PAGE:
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Fringed Polygala Flowering

5-8-12 fringed polygala IMG_7780Thank you so much for all of your warm, welcoming emails regarding my first and only grandchild. Naturally Curious blog posts may be intermittent for the next week or so, but eventually will resume five posts a week.

Fringed Polygala looks a bit like a miniature orchid, but it is not — it is in the Milkwort family. The structure of its ¾-inch bright magenta-pink blossoms is well-suited for its bumblebee pollinators. The bee lands on the pink fringe at the front of the flower and its weight triggers the white “keel” to drop down. A slit at the keel’s top opens, exposing the reproductive parts of the flower. Pollen from the stamens is rubbed onto the bee’s hairs while it probes deeply into the base of the flower for nectar, while pollen from a previously visited Fringed Polygala is scraped off onto the stigma, where it needs to be in order for fertilization to take place.

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17 responses

  1. pshaley@aol.com

    Enjoy your first grandchild. You can never recover those fleeting moments of joy!!

    May 28, 2015 at 7:10 am

  2. Genie Jansen

    Mary, On January 20th, 2015, my first grandchild was born. At 74, I am delighted to be caring for her daily while mom and Dad work. Tis indeed very special and I share your joy. Genie Jansen

    May 28, 2015 at 7:52 am

  3. casie

    congratulations!!

    May 28, 2015 at 8:09 am

  4. Michael Robinson

    Hello,

    You are welcome. Enjoy every moment. I can tell you from being a grandmother that it is a fabulous experience.

    Amy

    May 28, 2015 at 9:13 am

  5. Mary, This is the most exquisite photo I have ever seen of Fringed Polygala. I have taken many photos of it myself, and seen many that others have taken, but this beats them all – undoubtedly inspired by your grandson! I just had my second grandson and they are such a blessing to one’s life. Thank you for the beauty you add to all of our lives! Craig W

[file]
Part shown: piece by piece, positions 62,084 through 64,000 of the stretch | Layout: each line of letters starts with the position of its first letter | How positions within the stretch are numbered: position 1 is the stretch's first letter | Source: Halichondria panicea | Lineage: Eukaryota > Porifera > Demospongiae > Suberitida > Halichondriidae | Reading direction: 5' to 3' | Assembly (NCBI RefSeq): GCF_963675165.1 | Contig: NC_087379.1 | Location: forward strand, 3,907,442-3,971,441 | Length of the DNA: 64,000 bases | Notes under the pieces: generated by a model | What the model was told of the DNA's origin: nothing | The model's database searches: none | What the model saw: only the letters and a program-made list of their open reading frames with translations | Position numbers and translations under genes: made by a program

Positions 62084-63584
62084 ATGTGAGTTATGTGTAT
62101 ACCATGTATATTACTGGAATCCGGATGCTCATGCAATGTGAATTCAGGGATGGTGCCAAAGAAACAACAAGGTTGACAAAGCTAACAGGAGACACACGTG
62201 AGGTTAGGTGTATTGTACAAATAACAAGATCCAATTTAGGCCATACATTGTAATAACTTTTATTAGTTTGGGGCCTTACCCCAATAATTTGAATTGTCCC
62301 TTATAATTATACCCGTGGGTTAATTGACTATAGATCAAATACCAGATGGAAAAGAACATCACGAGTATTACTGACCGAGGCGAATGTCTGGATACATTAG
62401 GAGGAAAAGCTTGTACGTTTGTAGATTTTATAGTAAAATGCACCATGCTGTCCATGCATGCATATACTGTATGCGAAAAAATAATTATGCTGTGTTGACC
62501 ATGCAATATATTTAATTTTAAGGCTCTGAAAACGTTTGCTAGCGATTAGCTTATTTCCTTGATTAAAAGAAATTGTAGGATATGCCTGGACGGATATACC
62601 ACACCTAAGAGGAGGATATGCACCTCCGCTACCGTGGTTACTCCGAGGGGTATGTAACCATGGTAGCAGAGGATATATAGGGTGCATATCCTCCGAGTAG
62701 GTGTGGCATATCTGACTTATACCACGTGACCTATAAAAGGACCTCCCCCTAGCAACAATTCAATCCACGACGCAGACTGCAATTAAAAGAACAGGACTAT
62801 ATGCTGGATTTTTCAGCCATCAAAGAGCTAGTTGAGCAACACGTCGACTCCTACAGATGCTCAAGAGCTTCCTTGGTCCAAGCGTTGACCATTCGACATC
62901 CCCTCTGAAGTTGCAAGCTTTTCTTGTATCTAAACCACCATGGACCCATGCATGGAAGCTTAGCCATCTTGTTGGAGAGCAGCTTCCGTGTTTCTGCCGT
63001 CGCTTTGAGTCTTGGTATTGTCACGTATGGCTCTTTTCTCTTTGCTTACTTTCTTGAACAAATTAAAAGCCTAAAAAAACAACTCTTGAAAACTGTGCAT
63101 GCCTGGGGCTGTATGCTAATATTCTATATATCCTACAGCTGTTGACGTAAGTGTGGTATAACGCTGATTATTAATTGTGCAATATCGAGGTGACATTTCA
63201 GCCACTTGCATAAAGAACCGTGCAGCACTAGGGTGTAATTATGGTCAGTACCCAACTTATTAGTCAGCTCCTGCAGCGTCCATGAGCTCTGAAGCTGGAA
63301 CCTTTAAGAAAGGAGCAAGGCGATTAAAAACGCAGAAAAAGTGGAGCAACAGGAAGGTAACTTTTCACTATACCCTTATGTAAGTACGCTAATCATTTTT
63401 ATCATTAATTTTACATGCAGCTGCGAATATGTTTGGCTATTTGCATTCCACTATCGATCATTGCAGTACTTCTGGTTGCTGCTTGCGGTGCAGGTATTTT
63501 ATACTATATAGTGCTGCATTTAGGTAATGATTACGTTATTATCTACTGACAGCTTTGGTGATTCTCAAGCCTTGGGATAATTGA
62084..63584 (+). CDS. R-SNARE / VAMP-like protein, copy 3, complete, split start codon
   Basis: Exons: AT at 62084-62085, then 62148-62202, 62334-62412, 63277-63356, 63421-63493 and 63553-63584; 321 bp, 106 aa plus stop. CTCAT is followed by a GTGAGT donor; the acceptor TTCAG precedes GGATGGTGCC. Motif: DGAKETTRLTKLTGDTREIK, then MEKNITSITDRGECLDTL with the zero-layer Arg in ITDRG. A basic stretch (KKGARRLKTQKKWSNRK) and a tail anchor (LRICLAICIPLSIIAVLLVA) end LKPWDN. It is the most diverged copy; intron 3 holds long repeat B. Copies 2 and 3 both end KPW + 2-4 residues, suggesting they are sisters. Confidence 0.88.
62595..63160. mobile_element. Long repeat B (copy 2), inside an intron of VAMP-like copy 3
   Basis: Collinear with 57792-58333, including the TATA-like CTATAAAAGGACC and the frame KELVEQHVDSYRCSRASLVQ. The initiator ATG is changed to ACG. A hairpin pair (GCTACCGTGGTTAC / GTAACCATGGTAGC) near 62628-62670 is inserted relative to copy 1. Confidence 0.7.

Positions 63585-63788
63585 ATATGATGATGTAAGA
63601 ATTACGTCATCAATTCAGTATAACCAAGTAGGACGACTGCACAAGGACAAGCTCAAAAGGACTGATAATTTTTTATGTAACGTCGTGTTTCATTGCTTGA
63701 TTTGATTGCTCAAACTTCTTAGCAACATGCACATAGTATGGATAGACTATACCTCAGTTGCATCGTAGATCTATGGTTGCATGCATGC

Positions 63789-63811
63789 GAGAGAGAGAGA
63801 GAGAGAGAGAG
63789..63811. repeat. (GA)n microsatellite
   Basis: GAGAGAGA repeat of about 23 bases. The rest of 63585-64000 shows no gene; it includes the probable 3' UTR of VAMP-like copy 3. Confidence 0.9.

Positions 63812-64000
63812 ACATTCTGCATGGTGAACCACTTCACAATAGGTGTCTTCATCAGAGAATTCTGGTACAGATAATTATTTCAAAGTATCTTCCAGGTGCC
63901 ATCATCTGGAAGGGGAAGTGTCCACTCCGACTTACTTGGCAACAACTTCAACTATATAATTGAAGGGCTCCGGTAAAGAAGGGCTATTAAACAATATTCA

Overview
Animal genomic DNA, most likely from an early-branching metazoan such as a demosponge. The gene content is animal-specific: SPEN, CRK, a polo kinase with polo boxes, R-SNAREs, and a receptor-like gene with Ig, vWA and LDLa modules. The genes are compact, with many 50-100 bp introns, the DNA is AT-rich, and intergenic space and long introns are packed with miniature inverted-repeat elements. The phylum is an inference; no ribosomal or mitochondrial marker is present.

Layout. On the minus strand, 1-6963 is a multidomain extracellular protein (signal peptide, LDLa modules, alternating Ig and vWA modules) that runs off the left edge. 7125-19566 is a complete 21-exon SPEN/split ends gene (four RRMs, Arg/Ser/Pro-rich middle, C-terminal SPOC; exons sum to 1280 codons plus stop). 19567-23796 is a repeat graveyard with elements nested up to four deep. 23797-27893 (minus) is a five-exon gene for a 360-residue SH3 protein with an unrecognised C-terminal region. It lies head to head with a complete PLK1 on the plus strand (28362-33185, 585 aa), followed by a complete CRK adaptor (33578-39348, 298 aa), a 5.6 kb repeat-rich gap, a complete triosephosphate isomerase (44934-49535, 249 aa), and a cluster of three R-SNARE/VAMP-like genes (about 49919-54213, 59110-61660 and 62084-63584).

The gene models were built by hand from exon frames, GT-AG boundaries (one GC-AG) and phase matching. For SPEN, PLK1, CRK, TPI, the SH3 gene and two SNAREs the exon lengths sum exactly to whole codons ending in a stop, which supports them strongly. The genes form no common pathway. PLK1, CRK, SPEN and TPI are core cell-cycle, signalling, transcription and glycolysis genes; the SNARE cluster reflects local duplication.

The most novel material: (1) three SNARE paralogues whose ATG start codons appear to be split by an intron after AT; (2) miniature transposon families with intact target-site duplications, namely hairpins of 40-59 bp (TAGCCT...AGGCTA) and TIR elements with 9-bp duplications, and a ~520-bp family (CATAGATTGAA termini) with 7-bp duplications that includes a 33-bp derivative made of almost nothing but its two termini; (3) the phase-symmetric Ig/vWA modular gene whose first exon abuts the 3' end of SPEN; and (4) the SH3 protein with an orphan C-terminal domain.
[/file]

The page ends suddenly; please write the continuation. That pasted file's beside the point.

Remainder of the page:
May 28, 2015 at 9:13 am

  6. Thank you for this posting. We visited the Rachel Carson Nature Preserve in Maine a few years back and saw them for the first time. I photographed them and use the photo with my greeting cards. Another name for them is Gaywings, which certainly is descriptive of their character.

    May 28, 2015 at 9:19 am

  7. Linda

    I’ve never seen these flowers and I want to look for them! In what kind of environment are they likely to be found?

    May 28, 2015 at 9:24 am

  8. Rich Haswell

    This milkwort is so unusual that botanists have put it into a genus of its own: Polygaloides. There are no other species of Polygaloides in the U.S. except for this one, paucifolia. It’s still a milkwort. A milkwort by any other name would smell as sweet, or in this case look as beautiful

    May 28, 2015 at 9:51 am

  9. I saw these flowers for the first time in a wooded area close to a beaver wetland near Concord, New Hampshire, this past weekend. As usual, you’ve taken my understanding and appreciation to a deeper level–thank you!

    May 28, 2015 at 10:10 am

  10. Elizabeth

    If you live in the Upper Valley, these are prolific in the Lyme Town Forest. Also can be seen along the Velvet Rocks trail (part of the Appalachian Trail near the Hanover Co-op).

    May 28, 2015 at 11:40 am

  11. Claudia

    Where in the spring forest would one find the fringed polygala?

    May 28, 2015 at 3:19 pm

  12. Gorgeous flowers! Nice capture.

    May 28, 2015 at 9:41 pm

  13. Udo K Rauter

    Hi. I tried to send a small donation to the address on  your website, but it was returned to me. Could you share your address for snail mail, please?? Also, we were looking out the window today and saw 2 squirrels playing in a tree. One was a typical grey squirrel, but the other one was black! My husband got his camera and got a pretty good picture. It looked just like a grey squirrel but was black. Have you ever seen one in New Hampshire?? Linda

    May 28, 2015 at 10:32 pm

    • Hi Udo,
      My mailing address is 134 Densmore Hill Road, Windsor, VT 05089. The black squirrel in New Hampshire is considered a melanistic subgroup of the eastern gray squirrel.

      May 29, 2015 at 9:42 pm

  14. Sarah R

    Congratulations! Otis will be a life-long source of joy.
    There are lots of fringed polygala, which we also called bird-on-the-wing, blooming in the woods along the trails in the Audubon Center in Concord, NH.

    May 29, 2015 at 8:21 am

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